Admission News

What to Do about a College Deferral

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If you have applied for Early Decision or Early Action, you will likely be hearing from the college about admission before January. Some will be accepted; other will be rejected and will begin to apply to other colleges. And, some will receive deferrals. It is important to remember that although you did not make the top tier for admission, you will now be considered once again fully, but along with regular applications that will be submitted in in the next month or two. If you were not rejected, you are still eligible for admission. That means you still have a good chance for admission.

What can you do at this point to get that acceptance? Here are some suggestions.

First, react promptly. Don’t let the holidays put off your response. Schools are looking for applicants who are enthusiastic about them, even those who have been deferred.

Second, have the right attitude. Do not be whiny or desperate. Also do not be angry or accuse admissions of making the wrong choice. Rather be polite. Be positive. Make sure you don’t take up admission people’s time with pestering or harassing. You are selling yourself, and you are your attitude.

Third, write a letter of continued interest, as long as the college has not specifically asked you not do so. There are several things to be aware of when writing this letter. And, make sure you submit your letter electronically if that is what the college requests.
• Do not address it “To Whom It May Concern.” Address it to the Director of Admissions by name, or even better, address it to the admission’s person with whom you have been dealing.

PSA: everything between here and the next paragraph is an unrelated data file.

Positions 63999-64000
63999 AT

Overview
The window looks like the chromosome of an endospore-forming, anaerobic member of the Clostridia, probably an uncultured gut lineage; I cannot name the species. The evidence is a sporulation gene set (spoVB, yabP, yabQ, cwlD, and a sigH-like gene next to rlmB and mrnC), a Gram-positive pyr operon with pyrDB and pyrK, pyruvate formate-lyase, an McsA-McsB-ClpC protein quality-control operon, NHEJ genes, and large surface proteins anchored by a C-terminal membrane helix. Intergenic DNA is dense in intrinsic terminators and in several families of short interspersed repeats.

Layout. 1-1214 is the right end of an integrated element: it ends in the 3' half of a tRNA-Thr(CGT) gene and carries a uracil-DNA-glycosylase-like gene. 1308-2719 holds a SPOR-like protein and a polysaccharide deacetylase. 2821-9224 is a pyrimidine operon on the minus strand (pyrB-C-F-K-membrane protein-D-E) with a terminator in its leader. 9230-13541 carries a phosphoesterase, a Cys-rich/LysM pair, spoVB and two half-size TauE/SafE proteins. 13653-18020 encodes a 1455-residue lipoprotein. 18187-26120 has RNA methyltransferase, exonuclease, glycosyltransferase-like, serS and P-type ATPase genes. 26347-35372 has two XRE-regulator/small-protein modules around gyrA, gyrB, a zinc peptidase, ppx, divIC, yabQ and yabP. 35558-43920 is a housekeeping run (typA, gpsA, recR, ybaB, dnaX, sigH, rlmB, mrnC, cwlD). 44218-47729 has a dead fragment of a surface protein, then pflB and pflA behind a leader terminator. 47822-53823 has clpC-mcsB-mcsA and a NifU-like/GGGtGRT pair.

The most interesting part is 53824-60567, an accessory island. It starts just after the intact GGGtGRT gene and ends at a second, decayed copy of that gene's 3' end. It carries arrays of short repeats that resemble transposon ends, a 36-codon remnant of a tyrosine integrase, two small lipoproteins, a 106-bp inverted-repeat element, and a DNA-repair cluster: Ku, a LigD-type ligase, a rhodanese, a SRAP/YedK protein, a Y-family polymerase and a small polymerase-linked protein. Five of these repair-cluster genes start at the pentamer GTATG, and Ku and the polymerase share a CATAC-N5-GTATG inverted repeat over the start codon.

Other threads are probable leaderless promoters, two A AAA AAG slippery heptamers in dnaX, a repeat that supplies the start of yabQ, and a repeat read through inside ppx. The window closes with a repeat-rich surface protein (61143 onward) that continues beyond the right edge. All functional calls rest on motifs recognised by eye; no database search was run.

• Include two or more reasons why you still have an interest in the college. Try to be specific by naming a program you want to be part of or something about the campus you have seen and liked. If you can indicate the college is your first choice, this is even better because admissions people like to know you are committed and will likely accept if they offer you admission.
• Include new information about yourself that is relevant. Submit midyear grades, new test scores that are higher than the last you submitted, new honors or awards you have received since sending in your application, as well as new leadership positions you have earned or new activities you have taken up.

Fourth, you can submit additional materials. Another essay about special circumstances or activities and/or recognitions can be forwarded. You might want to include a special project you have worked on or a video of a special talent you demonstrate.

Fifth, consider an additional letter of recommendation as long as the college accepts more letters of recommendation than required. If you can find a person who can match you and your assets specifically to the college, that is best.

Remember you are still under consideration; you are just in a broader pool, a pool that is likely not as competitive as the Early Decision or Early Action pool. You still want to do all you can to put your best foot forward.